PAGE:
HARRY Schwarz, who has died at the age of 85, was one of the most significant voices in the parliamentary opposition to apartheid, a strong individualist whose many-sided career of public service included leadership positions in the South African Jewish Board of Deputies and a successful term as South African ambassador in Washington during the transition from apartheid rule.
Although on the left in racial policies, he supported SA's invasion of Angola and the South African Defence Force on patriotic grounds.
His outspoken South African patriotism stemmed from the gratitude he felt when, as a child fleeing the Nazi terror in the 1930s, SA was prepared to accept his family when many other countries were turning away Jewish refugees.
He began his political career in the United Party as a city councillor and provincial councillor. A superb orator, conveying conviction and passion, he was soon Transvaal leader of the party. As a barrister, he was a member of the defence team in the Rivonia Trial in 1964 which led to the imprisonment of Nelson Mandela and other key leaders of the African National Congress.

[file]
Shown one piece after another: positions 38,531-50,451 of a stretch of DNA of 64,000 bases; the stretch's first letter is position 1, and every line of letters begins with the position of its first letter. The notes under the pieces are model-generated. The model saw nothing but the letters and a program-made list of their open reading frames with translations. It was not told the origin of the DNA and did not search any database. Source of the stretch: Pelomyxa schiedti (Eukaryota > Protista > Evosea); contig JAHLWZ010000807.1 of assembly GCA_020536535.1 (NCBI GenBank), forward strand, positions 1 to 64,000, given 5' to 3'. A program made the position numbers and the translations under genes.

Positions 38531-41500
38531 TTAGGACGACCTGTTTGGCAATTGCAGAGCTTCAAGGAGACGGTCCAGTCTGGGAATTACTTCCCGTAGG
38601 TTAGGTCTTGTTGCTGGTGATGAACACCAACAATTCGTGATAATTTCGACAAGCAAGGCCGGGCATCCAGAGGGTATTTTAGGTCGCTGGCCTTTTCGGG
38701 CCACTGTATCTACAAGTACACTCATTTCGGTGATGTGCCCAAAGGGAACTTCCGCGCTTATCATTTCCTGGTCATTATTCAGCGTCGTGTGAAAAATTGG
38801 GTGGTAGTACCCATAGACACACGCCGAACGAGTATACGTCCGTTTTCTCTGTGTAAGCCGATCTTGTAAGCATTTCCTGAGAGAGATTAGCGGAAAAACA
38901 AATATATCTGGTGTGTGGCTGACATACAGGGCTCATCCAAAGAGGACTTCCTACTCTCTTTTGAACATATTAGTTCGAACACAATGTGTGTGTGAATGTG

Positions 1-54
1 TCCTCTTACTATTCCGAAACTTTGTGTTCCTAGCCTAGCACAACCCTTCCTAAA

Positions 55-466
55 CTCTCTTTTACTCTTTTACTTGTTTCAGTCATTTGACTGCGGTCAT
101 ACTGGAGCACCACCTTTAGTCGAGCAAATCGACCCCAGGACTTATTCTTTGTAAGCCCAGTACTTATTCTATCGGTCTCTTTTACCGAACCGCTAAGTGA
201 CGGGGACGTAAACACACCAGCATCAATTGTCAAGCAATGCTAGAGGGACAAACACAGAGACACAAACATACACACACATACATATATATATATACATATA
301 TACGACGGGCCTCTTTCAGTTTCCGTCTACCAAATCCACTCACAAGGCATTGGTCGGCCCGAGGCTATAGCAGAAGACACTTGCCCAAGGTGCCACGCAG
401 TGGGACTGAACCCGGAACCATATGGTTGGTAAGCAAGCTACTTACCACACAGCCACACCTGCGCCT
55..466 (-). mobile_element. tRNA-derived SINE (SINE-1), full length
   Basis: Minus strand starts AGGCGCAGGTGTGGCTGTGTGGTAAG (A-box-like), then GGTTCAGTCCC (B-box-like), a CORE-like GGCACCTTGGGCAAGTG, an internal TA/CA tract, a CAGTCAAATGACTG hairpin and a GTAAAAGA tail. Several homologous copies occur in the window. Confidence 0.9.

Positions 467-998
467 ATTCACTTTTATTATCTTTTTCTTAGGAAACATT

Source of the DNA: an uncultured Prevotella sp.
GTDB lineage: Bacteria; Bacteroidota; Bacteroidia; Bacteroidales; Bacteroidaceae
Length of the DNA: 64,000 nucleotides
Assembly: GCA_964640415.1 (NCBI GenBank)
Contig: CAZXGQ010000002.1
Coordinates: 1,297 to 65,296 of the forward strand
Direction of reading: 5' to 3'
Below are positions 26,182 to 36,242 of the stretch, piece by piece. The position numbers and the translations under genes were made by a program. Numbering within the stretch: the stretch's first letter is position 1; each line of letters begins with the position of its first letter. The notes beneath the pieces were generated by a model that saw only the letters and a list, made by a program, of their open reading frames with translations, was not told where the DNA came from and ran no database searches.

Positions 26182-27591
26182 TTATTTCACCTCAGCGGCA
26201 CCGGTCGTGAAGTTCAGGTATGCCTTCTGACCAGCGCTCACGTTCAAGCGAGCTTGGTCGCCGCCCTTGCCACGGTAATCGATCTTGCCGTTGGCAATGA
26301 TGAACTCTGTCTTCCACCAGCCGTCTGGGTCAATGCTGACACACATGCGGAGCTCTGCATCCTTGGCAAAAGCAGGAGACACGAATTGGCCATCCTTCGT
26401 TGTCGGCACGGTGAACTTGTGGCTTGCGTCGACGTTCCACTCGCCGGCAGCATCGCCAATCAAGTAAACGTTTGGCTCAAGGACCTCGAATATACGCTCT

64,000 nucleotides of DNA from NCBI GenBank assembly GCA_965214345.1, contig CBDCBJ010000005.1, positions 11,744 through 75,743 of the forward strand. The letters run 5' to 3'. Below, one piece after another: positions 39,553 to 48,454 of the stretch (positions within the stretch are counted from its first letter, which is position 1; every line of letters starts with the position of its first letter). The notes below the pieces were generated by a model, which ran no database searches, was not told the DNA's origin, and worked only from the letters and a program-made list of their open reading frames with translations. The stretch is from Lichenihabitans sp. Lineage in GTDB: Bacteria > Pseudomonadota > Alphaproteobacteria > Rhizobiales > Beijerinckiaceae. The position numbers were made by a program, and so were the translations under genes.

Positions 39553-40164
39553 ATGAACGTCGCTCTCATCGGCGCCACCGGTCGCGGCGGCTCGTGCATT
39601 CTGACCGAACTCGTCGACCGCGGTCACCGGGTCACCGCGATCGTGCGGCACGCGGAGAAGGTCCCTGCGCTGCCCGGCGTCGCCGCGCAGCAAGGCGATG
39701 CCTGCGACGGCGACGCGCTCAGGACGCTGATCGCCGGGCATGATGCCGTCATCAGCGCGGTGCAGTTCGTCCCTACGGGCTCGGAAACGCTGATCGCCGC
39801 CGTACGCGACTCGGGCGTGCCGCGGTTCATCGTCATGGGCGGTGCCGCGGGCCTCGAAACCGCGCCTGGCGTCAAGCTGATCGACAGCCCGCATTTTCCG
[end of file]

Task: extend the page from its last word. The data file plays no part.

Coming to Parliament in 1974 as member of the United Party opposition , he became a leading frontbencher, but soon broke away to form the Reform Party, rebelling against the UP's conservative racial policies and its failure to uphold the rule of law.
With him went a number of the younger liberal-minded UP members . The group then merged with the Progressive Party of Colin Eglin and Helen Suzman, forming the Progressive Reform Party, which later turned into the Progressive Federal Party, the Democratic Party and finally the Democratic Alliance (DA). In 1977, the PFP became the official opposition, and Schwarz was spokesman on finance until 1987.
Schwarz was active in Jewish communal affairs, and was a member of the national executive, the management committee and the Gauteng Council of the South African Jewish Board of Deputies.
DA leader Helen Zille said he would be remembered for his contribution to the development of South African democracy . "He had strong leadership qualities and could inspire people to great achievements. He was an outstanding debater, inside and outside Parliament. He could stand his ground against all comers."
n Harry Heinz Schwarz was born on May 13 1924 in Cologne, the Weimar Republic, and died on Friday in Johannesburg.